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U.S. Open judge accused of killing husband passes polygraph test

October 09, 2012|By Houston Mitchell
  • Lois Goodman appears in a Van Nuys courtroom earlier this year.
Lois Goodman appears in a Van Nuys courtroom earlier this year. (Al Seib / Los Angeles Times )

Lois Ann Goodman, the tennis judge arrested the day before this year's U.S. Open and charged in her husband's death, has passed a polygraph test in which she denied bludgeoning him with a coffee cup.

Goodman's attorneys told Associated Press that they have emailed the results to the district attorney's office and want prosecutors to consider dismissing charges against the 70-year-old woman.

“I'm hopeful that they are going to reassess their case,” Alison Triessl, one of Goodman's attorneys, said in a phone interview with Associated Press. “The facts just don't support that there was a murder. The results of the polygraph prove Lois Goodman did not kill her husband. He died in a freak accident.”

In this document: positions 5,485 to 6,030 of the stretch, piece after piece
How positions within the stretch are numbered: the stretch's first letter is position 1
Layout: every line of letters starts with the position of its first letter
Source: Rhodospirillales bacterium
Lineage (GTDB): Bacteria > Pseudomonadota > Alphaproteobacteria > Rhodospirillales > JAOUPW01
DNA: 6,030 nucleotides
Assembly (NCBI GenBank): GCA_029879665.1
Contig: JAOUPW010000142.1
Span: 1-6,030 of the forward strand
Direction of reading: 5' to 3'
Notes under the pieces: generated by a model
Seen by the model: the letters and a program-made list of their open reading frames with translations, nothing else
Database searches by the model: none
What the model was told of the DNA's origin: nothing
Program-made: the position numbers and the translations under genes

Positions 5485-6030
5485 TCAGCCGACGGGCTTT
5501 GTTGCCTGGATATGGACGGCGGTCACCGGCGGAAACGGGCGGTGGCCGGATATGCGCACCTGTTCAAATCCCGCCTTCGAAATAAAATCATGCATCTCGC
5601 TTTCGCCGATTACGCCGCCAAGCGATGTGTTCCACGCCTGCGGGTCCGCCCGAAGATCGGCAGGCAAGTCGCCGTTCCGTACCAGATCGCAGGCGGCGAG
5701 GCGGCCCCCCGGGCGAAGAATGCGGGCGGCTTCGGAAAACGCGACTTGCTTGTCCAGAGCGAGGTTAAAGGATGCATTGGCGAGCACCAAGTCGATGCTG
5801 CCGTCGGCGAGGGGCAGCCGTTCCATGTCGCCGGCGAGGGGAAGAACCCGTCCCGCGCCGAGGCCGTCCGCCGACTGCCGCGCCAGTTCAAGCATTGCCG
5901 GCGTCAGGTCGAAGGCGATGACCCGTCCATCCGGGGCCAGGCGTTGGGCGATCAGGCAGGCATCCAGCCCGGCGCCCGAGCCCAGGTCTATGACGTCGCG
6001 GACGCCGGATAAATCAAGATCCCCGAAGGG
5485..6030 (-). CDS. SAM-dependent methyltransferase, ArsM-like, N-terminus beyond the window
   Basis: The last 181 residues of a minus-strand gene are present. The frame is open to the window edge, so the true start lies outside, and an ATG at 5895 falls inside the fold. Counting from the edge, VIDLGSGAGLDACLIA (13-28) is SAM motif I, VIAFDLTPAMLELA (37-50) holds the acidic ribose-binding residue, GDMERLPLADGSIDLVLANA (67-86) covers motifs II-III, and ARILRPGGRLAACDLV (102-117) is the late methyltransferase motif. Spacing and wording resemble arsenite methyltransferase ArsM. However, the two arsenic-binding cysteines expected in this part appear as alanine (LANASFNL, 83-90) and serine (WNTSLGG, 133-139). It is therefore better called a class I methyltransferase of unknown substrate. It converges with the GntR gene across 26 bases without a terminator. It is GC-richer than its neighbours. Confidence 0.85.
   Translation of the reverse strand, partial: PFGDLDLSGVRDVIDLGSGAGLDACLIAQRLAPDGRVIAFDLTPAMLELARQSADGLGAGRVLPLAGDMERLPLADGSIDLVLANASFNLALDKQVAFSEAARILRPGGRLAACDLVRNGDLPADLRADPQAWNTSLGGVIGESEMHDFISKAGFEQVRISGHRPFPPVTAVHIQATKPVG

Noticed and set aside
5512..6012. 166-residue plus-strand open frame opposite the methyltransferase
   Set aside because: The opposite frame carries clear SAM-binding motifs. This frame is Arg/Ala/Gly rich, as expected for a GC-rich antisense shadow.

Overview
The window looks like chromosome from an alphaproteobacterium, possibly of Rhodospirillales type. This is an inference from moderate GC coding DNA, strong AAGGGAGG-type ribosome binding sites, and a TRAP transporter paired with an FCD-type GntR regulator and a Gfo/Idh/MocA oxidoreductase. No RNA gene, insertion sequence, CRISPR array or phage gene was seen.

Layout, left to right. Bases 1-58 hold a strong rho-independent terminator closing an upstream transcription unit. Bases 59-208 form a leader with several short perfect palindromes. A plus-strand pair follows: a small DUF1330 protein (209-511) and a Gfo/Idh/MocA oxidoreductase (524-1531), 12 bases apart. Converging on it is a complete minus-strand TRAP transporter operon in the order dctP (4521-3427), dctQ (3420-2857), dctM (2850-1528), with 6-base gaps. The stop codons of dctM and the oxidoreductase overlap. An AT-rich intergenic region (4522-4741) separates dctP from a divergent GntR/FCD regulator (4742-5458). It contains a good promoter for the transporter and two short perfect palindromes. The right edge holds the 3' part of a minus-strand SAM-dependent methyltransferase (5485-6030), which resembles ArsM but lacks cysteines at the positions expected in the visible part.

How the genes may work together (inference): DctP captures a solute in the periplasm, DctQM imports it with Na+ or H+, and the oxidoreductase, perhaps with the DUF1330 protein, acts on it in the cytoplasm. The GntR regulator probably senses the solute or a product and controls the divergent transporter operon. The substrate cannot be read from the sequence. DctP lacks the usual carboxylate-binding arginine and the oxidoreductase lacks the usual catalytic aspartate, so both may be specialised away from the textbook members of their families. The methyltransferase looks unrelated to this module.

A district attorney's spokeswoman said the office will not comment until the material is brought up in court.

Goodman has pleaded not guilty to killing her 80-year-old husband, Alan Goodman, by beating him with a coffee cup and using its broken handle to stab him. She said he fell down the steps while holding a coffee cup, causing his fatal injuries.

Authorities initially believed he fell down the stairs but later decided it was homicide after a mortuary reported that the body had suspicious head injuries.

Lois Ann Goodman was arrested in August just before she was to referee a match at the U.S. Open in New York.

Triessl said the lie detector test was given by a well-known FBI-trained polygrapher, Jack Trimarco, who has administered more than 3,000 such exams, many in high-profile cases. His report was instrumental in getting charges dismissed against a man initially charged in the  Bryan Stow-Dodger Stadium assault case.


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